Almost every financial services business needs to promote itself in some way, reaching out to clients and prospective clients. For those financial firms with large numbers of target clients in well-defined market segments, advertising can be a cost-effective way of communicating with them.
Getting savvy with advertising
Set out your promotional objectives and decide whether to advertise
Determine your promotional budget
Decide where and when to advertise
Measure the effectiveness of your advertising campaign
Clarify what you are trying to achieve
Before deciding whether to use advertising, clarify what you are trying to achieve. You may need to create awareness of something, or change your client’s attitudes. You may need to convey a specific one-off message to your market. For example, informing people about a post Budget announcements that could impact on their financial situation.
You may need to prompt a specific action, such as the client visiting your premises. If you are building up a database of leads, your objective might be to gather the contact details of potential clients. Or your objective may be to create sales there and then.
You may need to address your existing client’s, rather than win new ones. Keeping up front of mind awareness encourages clients to consider you first when they next think about their personal finances.
So be specific about who you are trying to communicate with.
Who are you trying to reach?
What common characteristics define your target market? For example, consumers in the same geographical area or individuals from the same socio-economic background
Decide if you want to reach end-users or intermediaries
Be clear who makes the buying decision
Which media will best reach your target market?
Advertising is only cost-effective if it reaches a readership which significantly overlaps with your target audience.
Could advertising carry the right message?
In general, advertisements work best when they carry a concise message
The form of the advertisement may physically limit what you can say
Your advertisement, and the media in which you advertise, must suit your image.
- Direct mail with a mailing list that more closely matches your target market
- Personal selling to build relationships with high-value clients Merchandising, packaging and point-of-sale materials for client purchases
- PR for building your reputation over the longer term
- Trade exhibitions and conferences
- An e-newsletter that drives traffic to your website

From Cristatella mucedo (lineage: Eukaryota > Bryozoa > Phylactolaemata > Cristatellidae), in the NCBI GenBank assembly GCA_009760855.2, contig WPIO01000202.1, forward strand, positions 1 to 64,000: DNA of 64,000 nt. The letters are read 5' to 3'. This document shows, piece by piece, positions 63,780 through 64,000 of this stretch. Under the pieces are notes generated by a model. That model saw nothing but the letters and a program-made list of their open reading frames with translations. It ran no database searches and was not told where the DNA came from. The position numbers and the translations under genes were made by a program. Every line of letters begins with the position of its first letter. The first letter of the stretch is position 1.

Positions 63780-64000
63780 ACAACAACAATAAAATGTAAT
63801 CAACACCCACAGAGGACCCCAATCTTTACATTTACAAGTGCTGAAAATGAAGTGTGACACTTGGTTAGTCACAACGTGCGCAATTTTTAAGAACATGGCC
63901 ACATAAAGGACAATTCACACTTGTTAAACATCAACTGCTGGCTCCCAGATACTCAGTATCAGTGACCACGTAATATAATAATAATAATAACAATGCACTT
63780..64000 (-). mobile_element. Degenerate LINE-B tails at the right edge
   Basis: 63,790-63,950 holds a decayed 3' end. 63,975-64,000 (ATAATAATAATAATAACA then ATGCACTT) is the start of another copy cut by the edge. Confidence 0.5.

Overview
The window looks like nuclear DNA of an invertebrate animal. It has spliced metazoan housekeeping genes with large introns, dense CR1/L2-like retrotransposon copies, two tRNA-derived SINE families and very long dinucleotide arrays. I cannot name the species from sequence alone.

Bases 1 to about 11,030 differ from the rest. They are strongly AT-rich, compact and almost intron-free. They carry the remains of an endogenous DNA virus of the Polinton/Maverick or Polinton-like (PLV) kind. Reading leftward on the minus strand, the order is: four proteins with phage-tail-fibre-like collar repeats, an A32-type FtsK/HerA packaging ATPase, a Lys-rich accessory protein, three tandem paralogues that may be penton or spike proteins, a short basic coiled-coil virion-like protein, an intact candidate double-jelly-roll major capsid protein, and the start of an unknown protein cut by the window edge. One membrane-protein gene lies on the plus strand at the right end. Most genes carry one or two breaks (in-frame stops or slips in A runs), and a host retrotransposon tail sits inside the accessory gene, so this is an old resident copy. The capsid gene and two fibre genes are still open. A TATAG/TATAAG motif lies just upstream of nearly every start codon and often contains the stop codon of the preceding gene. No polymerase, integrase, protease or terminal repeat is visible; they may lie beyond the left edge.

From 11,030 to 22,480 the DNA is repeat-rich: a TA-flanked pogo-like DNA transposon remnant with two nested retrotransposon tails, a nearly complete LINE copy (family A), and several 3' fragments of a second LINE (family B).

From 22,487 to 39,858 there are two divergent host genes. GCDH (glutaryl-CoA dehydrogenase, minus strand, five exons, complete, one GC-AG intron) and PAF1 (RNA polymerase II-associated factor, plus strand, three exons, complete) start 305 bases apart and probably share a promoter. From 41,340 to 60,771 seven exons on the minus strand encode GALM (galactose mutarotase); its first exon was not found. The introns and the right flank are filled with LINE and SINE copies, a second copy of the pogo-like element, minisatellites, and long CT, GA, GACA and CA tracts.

Deciding how much you should spend is not an exact science.
How much do you normally spend? How much did you spend last year, and how effective was it, in relation to your business objectives?
What are your competitors doing?
- If your competitors are advertising heavily, you may need to match their activities
- If a new competing product has been launched, you may need to fight off the competitive threat
How far are you from achieving your objectives?
- If you are launching a new service proposition into a new market, you may need to spend heavily to achieve client awareness
- If your proposition is already well established, you may only need a few advertisements to keep up front of mind awareness
What is your advertising worth to you?
What margins do you make and how much repeat business can you expect?
What is the lifetime value of a new client?
Are you considering a brand-building investment? Are you planning a short-term sales drive or longer-term awareness?
How effective do you expect your advertising to be?
Check that your budget is realistic. How many extra sales do you need to generate to justify your spend?
What media can you afford to consider? The cost of the media does not always equate to its potential power. A simple entry in an online directory can generate a lot of enquiries, for example.
Segmentation of the market
Identify your segment of the market and decide which media best reach your target audience. The choice of media is vast.
Financial adviser firms are likely to need to advertise in more than one type of media to be effective.
Observe where your competitors advertise and consider using more than one type of media and marketing method
Search online to see how easy it is for your clients and prospective clients to find your website as the internet is generally the first place they will go
Ask a selection of people from your target market what they read, watch, listen to and which websites they visit.
Consider the use of a specialist media buying agency to help you
Choose the media that match your needs.
Ask yourself some key questions:
How many members of your target group read a particular publication or visit a certain website and how often?
Does the publication or site have the right image for your advertisement?
How much will your ad cost to produce?
How much will the advert cost to run?
Financial marketers must not unleash the cookie monster
UK cookie law comes into force, is your website legal?
The law has been mooted for some time and originally required ‘explicit consent’ from site visitors before certain pop-ups and the like are revealed.
Last minute change to the legislation
But there was a last minute change to the legislation, which means sites have to obtain just ‘implied consent’ – this is friendlier for businesses but knocks the UK out of quilter from the rest of the EU when it comes to the transparency of cookies.
Although it is thought many UK-based sites will not be ready for the law, the Information Commissioners Office (ICO) is looking to report back on sites that are not obeying the directive and there’s the slight possibility of a £500,000 fine for those who flout the law.